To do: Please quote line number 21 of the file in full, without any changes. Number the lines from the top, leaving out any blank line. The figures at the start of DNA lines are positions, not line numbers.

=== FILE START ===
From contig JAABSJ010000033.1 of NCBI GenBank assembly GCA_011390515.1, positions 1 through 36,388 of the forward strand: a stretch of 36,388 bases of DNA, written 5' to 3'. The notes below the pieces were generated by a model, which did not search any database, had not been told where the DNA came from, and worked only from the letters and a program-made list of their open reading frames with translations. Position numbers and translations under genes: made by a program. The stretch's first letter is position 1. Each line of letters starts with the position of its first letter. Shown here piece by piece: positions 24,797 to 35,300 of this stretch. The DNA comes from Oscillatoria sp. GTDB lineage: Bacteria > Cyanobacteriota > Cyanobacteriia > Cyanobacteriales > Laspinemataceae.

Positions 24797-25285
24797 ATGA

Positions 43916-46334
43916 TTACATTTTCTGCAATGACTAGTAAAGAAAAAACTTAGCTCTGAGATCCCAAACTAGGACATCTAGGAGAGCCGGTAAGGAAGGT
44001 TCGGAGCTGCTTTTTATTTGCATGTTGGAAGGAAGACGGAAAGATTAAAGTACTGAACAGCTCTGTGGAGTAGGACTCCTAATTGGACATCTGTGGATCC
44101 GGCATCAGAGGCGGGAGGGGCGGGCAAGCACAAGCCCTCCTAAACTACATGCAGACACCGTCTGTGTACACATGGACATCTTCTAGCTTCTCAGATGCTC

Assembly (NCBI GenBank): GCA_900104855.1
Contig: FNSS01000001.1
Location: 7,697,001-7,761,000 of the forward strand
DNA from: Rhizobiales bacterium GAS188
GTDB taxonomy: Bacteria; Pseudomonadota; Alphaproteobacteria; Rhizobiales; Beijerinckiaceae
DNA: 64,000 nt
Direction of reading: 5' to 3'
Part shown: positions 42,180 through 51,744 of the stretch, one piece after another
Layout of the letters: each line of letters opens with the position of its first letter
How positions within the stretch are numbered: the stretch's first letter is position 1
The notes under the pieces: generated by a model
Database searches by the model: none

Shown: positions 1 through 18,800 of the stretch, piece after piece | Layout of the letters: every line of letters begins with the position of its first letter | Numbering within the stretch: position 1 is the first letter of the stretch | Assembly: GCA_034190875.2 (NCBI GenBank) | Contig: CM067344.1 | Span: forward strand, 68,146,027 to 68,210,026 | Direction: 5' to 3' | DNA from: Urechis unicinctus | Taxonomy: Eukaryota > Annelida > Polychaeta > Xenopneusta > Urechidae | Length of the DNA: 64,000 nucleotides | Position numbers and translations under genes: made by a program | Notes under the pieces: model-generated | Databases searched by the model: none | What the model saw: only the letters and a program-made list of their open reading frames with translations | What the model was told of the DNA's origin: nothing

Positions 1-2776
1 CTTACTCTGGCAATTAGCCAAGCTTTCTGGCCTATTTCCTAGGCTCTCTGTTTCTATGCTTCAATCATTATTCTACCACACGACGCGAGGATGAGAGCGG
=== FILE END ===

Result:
Positions 1-2776